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Arcade expert and mogul Billy Mitchell earned fame by earning record-breaking scores in games like Pac-Man and Burger Time. Two years back, scorekeeper Twin Galaxies stripped Mitchell of his Donkey Kong records after stating that the most recent score earned by Billy Mitchell was not achieved on authentic arcade hardware. The famous Guinness Book of World Records too stripped him of his records!

Billy Mitchell refuted this, and in September 2019, he along with his lawyer announced they would be taking Twin Galaxies to court as the company had defamed his name. Mitchell had filed a suit in April 2019, to avoid California’s statute of limitations running its course. The case was served to company Twin Galaxies this February, and a hearing is scheduled in July. Though the entire episode sounds silly, the outcome could have lasting implications for the arcade gaming community.

Mitchell stated that his lawsuit was officially filed last April to fit inside California's statute of limitations for defamation cases, which ran out a year after Twin Galaxies' April 2018 decision to strip Mitchell of all his records. That case was then officially served to Twin Galaxies in February and updated with a more detailed complaint in March, according to court records. "My law firm and I are fully confident that we will establish a prima face [sic] case for all parts of the lawsuit," Mitchell stated in a Twitter Direct Message. Mitchell alleges that Twin Galaxies' decision was made ‘with knowledge of its falsity or with reckless disregard for its truth’.

Twin Galaxies choose words carefully while explaining why Mitchell’s records were being removed and why he was banned from entering more scores, but the “King of Kong” stands by his claim as a defamatory accusation of cheating. According to Twin Galaxies, the court ruling in Mitchell’s favour "would have chilling effects on the freedom of speech." Also, things would get real messy for Twin Galaxies and other record-keeping organizations if Mitchell’s case rules in his favour! It would take anyone with a reason to take companies to court.

Twin Galaxies' motion states that the 3,770-post dispute thread surrounding Mitchell's Donkey Kong scores was viewed nearly 2.4 million times as of March 2020. The investigation surrounding that thread cost Twin Galaxies much time and money in equipment and salaries to mediate, as per the court documents. Even after that, Twin Galaxies "couldn’t replicate the images and artefacts" presented in Mitchell's video score submissions using "an original unmodified Donkey Kong Arcade system and PCB’. This revealed that the scores were not earned from [an] Arcade cabinet, but performed on some other system.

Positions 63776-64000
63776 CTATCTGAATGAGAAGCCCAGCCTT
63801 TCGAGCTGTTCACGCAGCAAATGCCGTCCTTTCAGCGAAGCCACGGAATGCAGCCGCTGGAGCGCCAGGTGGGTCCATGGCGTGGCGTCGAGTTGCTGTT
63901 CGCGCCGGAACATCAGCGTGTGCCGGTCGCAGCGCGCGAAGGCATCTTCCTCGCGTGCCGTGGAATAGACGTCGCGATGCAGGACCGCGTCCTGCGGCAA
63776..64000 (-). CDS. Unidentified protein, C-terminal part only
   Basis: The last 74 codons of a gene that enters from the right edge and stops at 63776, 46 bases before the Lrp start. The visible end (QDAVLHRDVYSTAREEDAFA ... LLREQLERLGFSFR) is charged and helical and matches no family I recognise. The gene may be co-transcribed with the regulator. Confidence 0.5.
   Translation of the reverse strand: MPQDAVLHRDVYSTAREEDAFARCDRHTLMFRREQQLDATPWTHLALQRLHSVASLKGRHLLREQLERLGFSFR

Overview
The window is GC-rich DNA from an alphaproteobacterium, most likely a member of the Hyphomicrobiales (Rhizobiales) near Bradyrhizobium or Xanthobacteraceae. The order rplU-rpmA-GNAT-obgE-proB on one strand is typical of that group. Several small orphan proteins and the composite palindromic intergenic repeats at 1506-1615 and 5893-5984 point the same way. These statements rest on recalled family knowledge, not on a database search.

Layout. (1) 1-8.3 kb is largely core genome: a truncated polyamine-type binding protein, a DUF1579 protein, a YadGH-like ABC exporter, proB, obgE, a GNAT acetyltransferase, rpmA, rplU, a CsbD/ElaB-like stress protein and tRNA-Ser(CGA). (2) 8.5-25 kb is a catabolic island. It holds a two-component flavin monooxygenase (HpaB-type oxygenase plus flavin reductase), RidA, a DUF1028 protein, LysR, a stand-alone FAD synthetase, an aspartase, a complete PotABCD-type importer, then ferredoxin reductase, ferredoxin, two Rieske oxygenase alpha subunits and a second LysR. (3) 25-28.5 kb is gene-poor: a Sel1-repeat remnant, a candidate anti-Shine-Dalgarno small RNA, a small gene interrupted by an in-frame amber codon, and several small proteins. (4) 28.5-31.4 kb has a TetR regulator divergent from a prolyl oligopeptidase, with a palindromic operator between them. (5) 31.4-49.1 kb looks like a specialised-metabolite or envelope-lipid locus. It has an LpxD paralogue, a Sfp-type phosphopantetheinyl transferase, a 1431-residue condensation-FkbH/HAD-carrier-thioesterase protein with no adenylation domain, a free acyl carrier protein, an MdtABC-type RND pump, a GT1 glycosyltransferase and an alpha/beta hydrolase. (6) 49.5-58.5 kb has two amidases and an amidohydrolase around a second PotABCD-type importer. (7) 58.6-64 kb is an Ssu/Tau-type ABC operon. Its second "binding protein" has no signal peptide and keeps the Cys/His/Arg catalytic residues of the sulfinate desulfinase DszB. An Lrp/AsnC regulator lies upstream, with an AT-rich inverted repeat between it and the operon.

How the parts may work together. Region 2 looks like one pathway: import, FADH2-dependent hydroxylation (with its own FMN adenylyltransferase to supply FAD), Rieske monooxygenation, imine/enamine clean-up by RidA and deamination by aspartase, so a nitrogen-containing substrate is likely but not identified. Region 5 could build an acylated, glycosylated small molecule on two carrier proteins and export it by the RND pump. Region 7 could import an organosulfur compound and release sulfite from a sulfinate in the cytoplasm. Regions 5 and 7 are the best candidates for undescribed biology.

During Twin Galaxies' public investigation, Mitchell "had the opportunity to submit evidence in support of his score performances and to engage in the lively public debate about the scores’. Twin Galaxies states, ‘He chose not to do so. Instead of settling his grievance then, he waited until the adjudication process had come to an end and brought suit in court to prove the integrity of his Donkey Kong score performances.’ But court proceedings are "not the forum for a gamer to get revenge," Twin Galaxies argues, claiming that its statements regarding Mitchell were "protected activity" under the First Amendment, and Mitchell's suit "seeks to chill the expression of free speech."

Twin Galaxies further maintains, ‘to entertain Mitchell's argument would set a precedent that would let others challenge Twin Galaxies score decisions in court. That would lead to an unnecessary waste of the courts' precious resources and also have the practical effect of discouraging Twin Galaxies and others from debating video game scores in a public forum.

Both Twin Galaxies and Billy Mitchell would get the opportunity to debate issues on July 6, when a judge is scheduled to hear their arguments.